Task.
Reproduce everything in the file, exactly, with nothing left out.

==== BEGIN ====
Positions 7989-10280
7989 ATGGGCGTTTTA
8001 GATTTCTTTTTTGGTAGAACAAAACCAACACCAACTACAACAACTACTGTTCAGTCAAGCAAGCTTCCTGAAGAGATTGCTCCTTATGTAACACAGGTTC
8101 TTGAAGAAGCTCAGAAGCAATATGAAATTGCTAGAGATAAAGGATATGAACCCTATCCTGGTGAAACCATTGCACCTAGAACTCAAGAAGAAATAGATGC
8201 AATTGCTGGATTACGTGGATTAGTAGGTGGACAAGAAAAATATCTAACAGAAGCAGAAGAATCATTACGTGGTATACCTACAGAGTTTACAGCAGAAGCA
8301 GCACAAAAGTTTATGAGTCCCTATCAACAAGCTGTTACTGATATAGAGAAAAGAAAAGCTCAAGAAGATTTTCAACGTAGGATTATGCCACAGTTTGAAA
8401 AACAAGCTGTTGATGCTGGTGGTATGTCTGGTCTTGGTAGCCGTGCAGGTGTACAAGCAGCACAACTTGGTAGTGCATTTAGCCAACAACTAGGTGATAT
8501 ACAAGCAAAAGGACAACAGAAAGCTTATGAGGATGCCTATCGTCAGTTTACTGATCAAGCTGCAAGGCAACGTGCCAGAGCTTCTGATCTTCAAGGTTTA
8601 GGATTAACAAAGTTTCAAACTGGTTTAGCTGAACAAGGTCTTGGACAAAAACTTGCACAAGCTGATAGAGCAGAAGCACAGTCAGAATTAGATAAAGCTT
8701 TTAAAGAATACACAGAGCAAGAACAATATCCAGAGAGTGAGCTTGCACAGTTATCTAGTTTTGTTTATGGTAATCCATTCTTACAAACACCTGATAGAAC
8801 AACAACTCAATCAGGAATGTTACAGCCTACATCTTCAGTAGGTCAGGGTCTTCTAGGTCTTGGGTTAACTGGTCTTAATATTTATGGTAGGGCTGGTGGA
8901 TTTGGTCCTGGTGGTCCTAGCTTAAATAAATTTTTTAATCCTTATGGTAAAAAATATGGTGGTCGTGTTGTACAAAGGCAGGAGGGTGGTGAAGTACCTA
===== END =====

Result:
Positions 7989-10280
7989 ATGGGCGTTTTA
8001 GATTTCTTTTTTGGTAGAACAAAACCAACACCAACTACAACAACTACTGTTCAGTCAAGCAAGCTTCCTGAAGAGATTGCTCCTTATGTAACACAGGTTC
8101 TTGAAGAAGCTCAGAAGCAATATGAAATTGCTAGAGATAAAGGATATGAACCCTATCCTGGTGAAACCATTGCACCTAGAACTCAAGAAGAAATAGATGC
8201 AATTGCTGGATTACGTGGATTAGTAGGTGGACAAGAAAAATATCTAACAGAAGCAGAAGAATCATTACGTGGTATACCTACAGAGTTTACAGCAGAAGCA
8301 GCACAAAAGTTTATGAGTCCCTATCAACAAGCTGTTACTGATATAGAGAAAAGAAAAGCTCAAGAAGATTTTCAACGTAGGATTATGCCACAGTTTGAAA
8401 AACAAGCTGTTGATGCTGGTGGTATGTCTGGTCTTGGTAGCCGTGCAGGTGTACAAGCAGCACAACTTGGTAGTGCATTTAGCCAACAACTAGGTGATAT
8501 ACAAGCAAAAGGACAACAGAAAGCTTATGAGGATGCCTATCGTCAGTTTACTGATCAAGCTGCAAGGCAACGTGCCAGAGCTTCTGATCTTCAAGGTTTA
8601 GGATTAACAAAGTTTCAAACTGGTTTAGCTGAACAAGGTCTTGGACAAAAACTTGCACAAGCTGATAGAGCAGAAGCACAGTCAGAATTAGATAAAGCTT
8701 TTAAAGAATACACAGAGCAAGAACAATATCCAGAGAGTGAGCTTGCACAGTTATCTAGTTTTGTTTATGGTAATCCATTCTTACAAACACCTGATAGAAC
8801 AACAACTCAATCAGGAATGTTACAGCCTACATCTTCAGTAGGTCAGGGTCTTCTAGGTCTTGGGTTAACTGGTCTTAATATTTATGGTAGGGCTGGTGGA
8901 TTTGGTCCTGGTGGTCCTAGCTTAAATAAATTTTTTAATCCTTATGGTAAAAAATATGGTGGTCGTGTTGTACAAAGGCAGGAGGGTGGTGAAGTACCTA